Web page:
Clinical Review


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New guidance this year: We need to be more vigilant for group B strep and influenza in pregnancy and give prophylactic antimicrobials before the incision for cesarean delivery




Dr. Tita reports receiving research support from the NIH. Dr. Subramaniam and Dr. Andrews report no financial relationships relevant to this article.

Despite continuing advances in obstetric and neonatal care, including the use of antimicrobials, infection remains a major cause of maternal and perinatal morbidity and death. Indeed, infection is among the top five causes of maternal death in the United States, with 10% to 15% of deaths directly linked to it. Maternal and fetal infections are also a common cause of perinatal death. Clearly, interventions to prevent infection or minimize its effect during pregnancy and postpartum are a priority.

This article focuses on three notable developments of the past year:

  • release of revised guidelines on the prevention of perinatal group B streptococcal disease (GBS)
  • publication of surveillance data on 2009 influenza A(H1N1) among pregnant women, which reveals the life-threatening nature of the flu in this population
  • publication of a Committee Opinion from ACOG on the timing of antimicrobial prophylaxis for cesarean delivery, in which administration within 60 minutes of the start of the procedure is recommended.

There’s room for improvement in GBS screening and prophylaxis,
says CDC

Verani JR, McGee L, Schrag SJ, National Center for Immunization and Respiratory Diseases. Prevention of perinatal group B streptococcal disease. Revised guidelines from CDC, 2010. MMWR Recomm Rep. 2010;59(RR-10):1–36.

The latest revision of CDC guidelines on screening and prophylaxis for perinatal group B streptococcal disease were developed by a multidisciplinary working group representing several professional organizations, including ACOG. Information that has come to light since the most recent guidelines were released in 2002 was incorporated, and areas that have seen suboptimal implementation or interpretation were addressed here as well.

Although the use of prophylactic antibiotics during labor reduces the incidence of invasive GBS during the first week of life, GBS remains a leading cause of neonatal morbidity and death in the United States and elsewhere. Universal screening and intrapartum antibiotic prophylaxis for women who test positive for GBS remain the cornerstone of prevention of early-onset neonatal GBS disease. Penicillin G is still the agent of choice, and ampicillin is an acceptable alternative. When prophylaxis is warranted, intravenous antibiotic administration at least 4 hours before delivery is recommended.

Other recommendations from the CDC include:

  • Women who have GBS bacteriuria (≥104 colony-forming units/mL) any time during pregnancy, and women who had a previous infant with invasive GBS disease, should receive intrapartum antibiotic prophylaxis. In these cases, third-trimester screening for GBS is unnecessary.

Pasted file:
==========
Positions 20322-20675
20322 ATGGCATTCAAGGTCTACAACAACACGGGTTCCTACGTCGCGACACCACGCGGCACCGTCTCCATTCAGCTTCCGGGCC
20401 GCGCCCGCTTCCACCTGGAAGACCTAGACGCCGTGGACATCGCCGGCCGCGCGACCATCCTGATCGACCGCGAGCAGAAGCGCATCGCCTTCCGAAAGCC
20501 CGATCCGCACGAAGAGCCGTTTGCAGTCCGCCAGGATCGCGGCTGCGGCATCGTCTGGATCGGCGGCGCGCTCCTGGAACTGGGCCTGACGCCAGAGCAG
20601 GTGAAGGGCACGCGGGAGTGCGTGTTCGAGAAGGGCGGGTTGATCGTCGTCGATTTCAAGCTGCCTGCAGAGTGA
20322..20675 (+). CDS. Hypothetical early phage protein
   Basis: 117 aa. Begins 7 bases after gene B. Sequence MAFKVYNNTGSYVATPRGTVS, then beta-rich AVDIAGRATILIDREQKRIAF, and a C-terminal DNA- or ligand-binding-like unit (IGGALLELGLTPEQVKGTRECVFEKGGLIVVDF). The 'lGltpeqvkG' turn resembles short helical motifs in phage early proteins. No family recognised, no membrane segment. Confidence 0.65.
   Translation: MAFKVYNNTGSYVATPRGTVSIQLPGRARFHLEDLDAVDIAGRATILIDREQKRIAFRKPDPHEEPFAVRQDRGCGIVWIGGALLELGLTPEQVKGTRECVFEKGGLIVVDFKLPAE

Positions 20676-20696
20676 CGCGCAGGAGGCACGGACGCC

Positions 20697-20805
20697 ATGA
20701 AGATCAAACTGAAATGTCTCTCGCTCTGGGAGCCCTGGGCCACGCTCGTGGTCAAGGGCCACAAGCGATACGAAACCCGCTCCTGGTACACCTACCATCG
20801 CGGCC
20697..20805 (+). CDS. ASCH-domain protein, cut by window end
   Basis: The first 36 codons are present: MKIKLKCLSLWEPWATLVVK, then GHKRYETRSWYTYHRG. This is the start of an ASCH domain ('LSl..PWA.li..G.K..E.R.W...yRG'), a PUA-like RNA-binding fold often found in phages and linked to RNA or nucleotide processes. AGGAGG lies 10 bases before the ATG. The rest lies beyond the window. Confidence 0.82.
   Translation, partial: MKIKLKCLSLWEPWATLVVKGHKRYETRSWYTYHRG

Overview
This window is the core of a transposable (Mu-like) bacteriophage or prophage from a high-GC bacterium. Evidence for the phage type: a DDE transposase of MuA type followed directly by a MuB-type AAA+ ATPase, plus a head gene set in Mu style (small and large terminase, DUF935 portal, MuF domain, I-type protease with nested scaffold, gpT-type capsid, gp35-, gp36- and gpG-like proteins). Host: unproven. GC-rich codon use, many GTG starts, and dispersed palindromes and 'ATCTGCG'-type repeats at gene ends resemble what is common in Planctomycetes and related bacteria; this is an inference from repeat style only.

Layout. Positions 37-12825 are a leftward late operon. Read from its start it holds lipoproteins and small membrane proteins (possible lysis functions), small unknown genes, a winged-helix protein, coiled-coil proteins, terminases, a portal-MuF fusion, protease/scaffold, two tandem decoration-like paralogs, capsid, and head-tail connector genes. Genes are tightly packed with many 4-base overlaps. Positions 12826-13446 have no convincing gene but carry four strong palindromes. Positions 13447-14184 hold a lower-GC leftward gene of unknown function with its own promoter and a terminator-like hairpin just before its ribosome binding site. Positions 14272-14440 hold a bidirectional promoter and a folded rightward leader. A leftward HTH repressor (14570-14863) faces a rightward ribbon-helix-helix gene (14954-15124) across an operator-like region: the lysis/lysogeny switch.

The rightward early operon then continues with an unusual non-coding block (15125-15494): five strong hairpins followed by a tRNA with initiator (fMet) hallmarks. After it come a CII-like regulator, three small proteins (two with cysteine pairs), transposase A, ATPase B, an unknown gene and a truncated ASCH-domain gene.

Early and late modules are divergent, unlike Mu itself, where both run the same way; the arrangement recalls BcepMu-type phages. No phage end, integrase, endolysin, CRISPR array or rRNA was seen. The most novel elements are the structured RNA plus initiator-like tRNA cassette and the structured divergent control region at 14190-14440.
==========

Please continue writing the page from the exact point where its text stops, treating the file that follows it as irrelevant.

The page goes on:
• All other women should be screened at 35 to 37 weeks’ gestation for rectovaginal GBS colonization.
  • At the onset of labor or rupture of membranes, antibiotic prophylaxis should be given to all women who tested positive for GBS—with the exception of women who are undergoing cesarean delivery, at any gestational age, with intact membranes.
  • If GBS status is unknown, intrapartum prophylaxis should be given for gestational ages below 37 weeks, membrane rupture lasting 18 hours or longer, or temperature of 100.4°F (38.0°C) or above.
  • Health-care providers should inform women of their GBS screening results and the recommended interventions.

Some updates to the guidelines clarify areas in which there was some confusion. For example, the guidelines delineate that women who have preterm labor or preterm premature rupture of the membranes (PPROM) should be screened for GBS and started on prophylaxis immediately, unless they have received a negative screen within the preceding 5 weeks. Antibiotics should be discontinued if a woman who has intact membranes is found not to be in true labor or if the GBS culture is negative.

For the woman who has PPROM, antibiotics to prolong latency are sufficient, provided they include adequate GBS coverage; otherwise, GBS prophylaxis is warranted for as long as 48 hours.

In addition:

  • Women who are allergic to penicillin and who have no history of anaphylaxis, angioedema, respiratory distress, or urticaria in response to penicillin or a cephalosporin, should be given cefazolin for GBS prophylaxis. Women at risk of anaphylaxis should undergo antimicrobial susceptibility testing. For these women, clindamycin is acceptable if the GBS isolate is susceptible to both clindamycin and erythromycin or resistant to erythromycin with negative inducible clindamycin resistance. Otherwise, vancomycin is recommended. Erythromycin is not acceptable because of a high prevalence of resistance.
  • The dosage of penicillin is 5 million U initially, followed by 2.5 million to 3 million U every 4 hours.
  • If a laboratory providing nucleic acid amplification testing (NAAT) is available, intrapartum testing for women who have unknown GBS status and no intrapartum risk factors (i.e., gestational age <37 weeks, membrane rupture for 18 hours or longer, or temperature ≥100.4°F) is an option.


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